Battleground Africa traces the Congo Crisis from post–World War II decolonization efforts through Mobutu’s second coup in 1965 from a radically new vantage point. Drawing on materials from recently opened archives in Russia and the United States, and to a lesser extent Germany and Belgium, Lise Namikas addresses the crisis from the perspectives of the two superpowers and explains with superb clarity the complex web of allies, clients, and neutral states influencing U.S.-Soviet competition.
Unlike any other work, Battleground Africa looks at events leading up to independence, then considers the assassination of Patrice Lumumba, the series of UN-supported constitutional negotiations, and the crises of 1964 and 1965. Finding that the United States and the Soviet Union each wanted to avoid a major confrontation, but also misunderstood its opponent’s goals and wanted to avoid looking weak or losing its political standing in Africa, Namikas argues that a series of exaggerations and misjudgments helped to militarize the crisis, and ultimately, helped militarize the Cold War on the continent.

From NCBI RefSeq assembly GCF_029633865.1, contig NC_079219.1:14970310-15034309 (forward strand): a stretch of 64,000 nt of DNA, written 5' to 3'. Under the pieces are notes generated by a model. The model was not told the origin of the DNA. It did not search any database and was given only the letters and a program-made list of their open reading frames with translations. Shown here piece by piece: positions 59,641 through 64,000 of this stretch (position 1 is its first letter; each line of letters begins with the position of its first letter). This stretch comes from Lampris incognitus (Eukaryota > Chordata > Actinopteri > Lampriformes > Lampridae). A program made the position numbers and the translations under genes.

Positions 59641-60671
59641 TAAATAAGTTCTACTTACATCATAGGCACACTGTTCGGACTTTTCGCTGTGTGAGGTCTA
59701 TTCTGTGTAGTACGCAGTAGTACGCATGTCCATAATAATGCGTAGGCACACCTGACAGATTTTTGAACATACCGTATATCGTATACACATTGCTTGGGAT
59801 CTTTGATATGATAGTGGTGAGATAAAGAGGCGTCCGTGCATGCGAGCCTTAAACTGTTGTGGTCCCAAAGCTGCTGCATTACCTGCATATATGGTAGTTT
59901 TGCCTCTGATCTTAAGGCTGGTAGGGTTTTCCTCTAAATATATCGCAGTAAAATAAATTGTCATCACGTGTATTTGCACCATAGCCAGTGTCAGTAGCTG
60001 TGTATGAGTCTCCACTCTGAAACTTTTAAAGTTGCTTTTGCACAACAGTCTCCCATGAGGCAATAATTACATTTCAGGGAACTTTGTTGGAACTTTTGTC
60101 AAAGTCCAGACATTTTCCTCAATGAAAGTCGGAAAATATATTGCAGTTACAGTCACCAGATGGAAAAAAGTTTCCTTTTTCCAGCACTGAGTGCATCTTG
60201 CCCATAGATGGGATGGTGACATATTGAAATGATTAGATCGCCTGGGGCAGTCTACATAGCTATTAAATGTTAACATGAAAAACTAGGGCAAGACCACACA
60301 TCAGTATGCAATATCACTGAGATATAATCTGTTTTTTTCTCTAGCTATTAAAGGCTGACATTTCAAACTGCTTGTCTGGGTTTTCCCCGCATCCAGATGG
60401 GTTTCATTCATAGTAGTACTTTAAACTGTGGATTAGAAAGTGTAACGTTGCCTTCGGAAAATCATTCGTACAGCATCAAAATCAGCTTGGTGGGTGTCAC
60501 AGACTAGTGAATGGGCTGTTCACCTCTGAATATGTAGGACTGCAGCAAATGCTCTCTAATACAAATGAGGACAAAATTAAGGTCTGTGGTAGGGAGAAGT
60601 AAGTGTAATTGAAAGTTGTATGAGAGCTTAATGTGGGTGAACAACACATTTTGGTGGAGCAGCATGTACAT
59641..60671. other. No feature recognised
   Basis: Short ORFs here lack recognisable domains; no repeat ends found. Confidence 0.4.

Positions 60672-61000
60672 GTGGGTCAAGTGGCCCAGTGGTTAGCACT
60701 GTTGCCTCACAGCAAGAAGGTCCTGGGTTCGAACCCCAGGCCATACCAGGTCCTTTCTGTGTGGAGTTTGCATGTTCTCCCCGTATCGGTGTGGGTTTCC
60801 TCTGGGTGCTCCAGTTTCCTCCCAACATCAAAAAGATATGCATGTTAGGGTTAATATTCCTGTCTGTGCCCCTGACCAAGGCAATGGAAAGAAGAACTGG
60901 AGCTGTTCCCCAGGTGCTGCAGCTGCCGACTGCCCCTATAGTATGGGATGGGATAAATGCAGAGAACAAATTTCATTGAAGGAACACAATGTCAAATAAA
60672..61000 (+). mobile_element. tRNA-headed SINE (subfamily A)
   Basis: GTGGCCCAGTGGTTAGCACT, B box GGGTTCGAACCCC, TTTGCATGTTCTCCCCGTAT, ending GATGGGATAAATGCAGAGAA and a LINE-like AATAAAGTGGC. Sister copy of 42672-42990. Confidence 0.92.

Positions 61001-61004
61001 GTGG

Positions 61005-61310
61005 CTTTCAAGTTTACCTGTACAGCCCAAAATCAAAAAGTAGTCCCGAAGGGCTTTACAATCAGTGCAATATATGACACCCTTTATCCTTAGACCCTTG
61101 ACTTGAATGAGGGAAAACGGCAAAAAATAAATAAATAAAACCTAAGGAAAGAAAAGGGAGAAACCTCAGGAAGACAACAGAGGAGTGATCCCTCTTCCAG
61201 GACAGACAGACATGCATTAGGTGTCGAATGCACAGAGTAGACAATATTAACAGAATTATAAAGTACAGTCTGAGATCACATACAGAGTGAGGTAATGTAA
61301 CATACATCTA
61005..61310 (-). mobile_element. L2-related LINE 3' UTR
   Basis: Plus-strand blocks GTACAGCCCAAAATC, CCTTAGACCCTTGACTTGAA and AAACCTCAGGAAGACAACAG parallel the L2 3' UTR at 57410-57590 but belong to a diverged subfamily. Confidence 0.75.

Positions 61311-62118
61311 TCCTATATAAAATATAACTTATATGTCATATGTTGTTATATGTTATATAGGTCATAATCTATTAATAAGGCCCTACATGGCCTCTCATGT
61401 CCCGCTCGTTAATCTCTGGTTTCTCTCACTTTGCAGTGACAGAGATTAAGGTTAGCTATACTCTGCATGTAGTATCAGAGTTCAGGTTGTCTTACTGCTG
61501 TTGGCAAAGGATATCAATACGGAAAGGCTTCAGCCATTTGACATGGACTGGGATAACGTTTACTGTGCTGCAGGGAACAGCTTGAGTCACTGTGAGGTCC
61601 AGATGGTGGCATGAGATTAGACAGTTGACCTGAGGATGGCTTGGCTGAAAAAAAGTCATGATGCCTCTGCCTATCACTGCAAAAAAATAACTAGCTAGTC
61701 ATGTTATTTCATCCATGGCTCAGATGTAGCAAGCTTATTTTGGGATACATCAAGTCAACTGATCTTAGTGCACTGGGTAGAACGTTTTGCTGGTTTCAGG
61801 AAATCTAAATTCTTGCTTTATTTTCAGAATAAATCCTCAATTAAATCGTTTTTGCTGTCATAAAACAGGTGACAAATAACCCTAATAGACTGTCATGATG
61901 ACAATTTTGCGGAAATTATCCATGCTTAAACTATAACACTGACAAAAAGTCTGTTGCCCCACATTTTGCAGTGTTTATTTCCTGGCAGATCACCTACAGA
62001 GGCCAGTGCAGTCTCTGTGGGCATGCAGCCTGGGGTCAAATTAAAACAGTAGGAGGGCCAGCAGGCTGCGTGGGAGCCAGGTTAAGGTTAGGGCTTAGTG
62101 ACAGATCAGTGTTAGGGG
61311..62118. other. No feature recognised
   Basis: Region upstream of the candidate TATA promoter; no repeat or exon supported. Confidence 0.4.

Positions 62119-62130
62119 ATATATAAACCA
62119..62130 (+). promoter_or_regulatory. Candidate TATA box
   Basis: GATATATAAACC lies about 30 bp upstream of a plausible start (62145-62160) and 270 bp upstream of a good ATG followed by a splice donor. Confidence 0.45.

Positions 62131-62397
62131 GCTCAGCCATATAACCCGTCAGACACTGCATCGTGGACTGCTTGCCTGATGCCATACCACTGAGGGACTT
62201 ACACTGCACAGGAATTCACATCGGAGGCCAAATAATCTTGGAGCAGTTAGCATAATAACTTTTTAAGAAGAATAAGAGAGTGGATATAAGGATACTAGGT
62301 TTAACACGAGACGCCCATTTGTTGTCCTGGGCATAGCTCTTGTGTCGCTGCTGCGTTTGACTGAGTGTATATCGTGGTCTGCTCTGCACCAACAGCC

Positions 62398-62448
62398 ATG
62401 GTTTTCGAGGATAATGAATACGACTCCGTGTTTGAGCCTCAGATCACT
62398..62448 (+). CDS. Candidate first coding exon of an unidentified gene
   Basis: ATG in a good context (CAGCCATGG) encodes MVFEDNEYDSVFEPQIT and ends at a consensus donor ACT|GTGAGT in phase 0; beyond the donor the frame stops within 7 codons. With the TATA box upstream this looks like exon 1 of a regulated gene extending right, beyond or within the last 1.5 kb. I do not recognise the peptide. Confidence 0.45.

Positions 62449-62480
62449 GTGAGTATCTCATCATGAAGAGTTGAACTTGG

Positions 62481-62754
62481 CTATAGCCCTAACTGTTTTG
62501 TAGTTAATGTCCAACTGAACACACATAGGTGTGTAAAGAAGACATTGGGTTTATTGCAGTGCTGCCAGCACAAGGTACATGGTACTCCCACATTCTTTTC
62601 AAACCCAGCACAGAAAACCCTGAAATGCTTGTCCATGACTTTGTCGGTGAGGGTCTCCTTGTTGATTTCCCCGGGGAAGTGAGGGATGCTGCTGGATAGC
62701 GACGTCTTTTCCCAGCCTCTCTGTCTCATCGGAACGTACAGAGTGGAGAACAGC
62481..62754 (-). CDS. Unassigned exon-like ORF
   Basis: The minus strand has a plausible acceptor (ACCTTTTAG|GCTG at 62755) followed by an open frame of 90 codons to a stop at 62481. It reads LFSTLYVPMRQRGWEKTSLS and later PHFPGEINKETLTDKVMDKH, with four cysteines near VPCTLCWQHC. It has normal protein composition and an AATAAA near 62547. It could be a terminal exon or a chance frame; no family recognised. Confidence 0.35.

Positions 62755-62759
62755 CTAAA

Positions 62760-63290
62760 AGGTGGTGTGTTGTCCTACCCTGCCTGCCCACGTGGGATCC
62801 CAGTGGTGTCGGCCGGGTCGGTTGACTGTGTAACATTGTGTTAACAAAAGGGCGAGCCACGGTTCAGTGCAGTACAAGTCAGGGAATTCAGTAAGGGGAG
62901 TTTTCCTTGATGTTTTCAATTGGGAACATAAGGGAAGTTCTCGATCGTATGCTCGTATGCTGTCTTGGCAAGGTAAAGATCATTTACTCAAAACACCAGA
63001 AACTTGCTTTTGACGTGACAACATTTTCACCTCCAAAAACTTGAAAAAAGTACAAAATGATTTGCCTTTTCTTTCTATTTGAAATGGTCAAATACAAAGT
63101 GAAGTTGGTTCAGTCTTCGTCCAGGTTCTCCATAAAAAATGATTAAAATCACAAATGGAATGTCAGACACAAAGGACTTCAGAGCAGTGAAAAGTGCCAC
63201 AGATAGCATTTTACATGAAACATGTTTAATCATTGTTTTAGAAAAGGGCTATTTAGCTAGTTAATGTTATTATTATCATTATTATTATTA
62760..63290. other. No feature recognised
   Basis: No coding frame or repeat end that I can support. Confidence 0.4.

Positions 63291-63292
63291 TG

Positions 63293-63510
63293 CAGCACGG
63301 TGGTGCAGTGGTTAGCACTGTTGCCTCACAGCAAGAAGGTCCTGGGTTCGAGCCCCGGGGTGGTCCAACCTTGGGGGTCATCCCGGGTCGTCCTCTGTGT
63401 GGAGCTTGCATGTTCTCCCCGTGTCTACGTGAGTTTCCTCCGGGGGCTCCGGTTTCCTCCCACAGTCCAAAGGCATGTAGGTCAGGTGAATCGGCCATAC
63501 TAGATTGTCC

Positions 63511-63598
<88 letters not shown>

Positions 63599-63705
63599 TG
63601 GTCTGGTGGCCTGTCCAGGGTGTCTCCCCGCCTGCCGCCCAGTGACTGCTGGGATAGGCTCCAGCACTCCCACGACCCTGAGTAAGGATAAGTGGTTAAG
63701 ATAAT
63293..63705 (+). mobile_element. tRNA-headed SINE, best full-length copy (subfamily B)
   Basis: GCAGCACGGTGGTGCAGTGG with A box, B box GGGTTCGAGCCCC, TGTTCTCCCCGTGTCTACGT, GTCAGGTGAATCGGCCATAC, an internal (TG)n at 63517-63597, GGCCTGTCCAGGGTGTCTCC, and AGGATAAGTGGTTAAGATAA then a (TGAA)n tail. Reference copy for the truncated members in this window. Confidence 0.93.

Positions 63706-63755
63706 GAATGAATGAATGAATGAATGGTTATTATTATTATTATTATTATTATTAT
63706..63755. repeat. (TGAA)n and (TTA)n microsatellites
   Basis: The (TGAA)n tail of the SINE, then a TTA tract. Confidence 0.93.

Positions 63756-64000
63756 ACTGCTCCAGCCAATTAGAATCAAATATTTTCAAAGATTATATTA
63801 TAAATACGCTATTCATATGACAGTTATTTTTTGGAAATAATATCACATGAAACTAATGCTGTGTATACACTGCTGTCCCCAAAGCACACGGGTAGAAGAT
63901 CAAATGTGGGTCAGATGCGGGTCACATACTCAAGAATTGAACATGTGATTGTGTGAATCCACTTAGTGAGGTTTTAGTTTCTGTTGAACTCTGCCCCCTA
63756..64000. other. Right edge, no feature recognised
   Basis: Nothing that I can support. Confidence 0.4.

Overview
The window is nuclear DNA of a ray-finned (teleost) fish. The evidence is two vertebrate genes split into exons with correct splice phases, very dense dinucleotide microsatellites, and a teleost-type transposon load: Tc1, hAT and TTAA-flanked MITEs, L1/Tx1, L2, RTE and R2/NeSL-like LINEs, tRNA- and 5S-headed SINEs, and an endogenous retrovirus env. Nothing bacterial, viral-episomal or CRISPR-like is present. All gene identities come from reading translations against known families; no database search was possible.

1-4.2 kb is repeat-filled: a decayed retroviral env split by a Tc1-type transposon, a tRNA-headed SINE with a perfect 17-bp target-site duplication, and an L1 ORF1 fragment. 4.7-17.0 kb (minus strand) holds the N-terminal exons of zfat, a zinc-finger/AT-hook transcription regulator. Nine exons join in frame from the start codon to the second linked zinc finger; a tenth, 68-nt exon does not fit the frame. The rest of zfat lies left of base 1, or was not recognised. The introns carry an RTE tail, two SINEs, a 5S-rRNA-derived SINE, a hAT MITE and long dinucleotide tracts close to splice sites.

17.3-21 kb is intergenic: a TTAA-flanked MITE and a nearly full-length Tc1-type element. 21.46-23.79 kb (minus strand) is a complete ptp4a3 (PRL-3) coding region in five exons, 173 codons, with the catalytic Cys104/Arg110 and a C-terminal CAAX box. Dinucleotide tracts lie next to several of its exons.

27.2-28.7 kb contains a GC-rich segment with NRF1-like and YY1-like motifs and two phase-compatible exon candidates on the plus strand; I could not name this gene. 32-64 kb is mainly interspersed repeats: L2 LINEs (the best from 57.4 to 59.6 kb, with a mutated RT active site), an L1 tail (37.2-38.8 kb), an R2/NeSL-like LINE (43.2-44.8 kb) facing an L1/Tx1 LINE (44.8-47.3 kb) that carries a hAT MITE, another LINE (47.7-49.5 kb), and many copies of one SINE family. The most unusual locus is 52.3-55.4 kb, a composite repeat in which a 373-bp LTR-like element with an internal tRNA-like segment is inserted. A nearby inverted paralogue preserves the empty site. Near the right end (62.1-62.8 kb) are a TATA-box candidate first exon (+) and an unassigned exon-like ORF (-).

Lise Namikas is an adjunct instructor at Louisiana State University and helped to organize the Wilson Center's Congo Crisis Oral History Conference in 2004.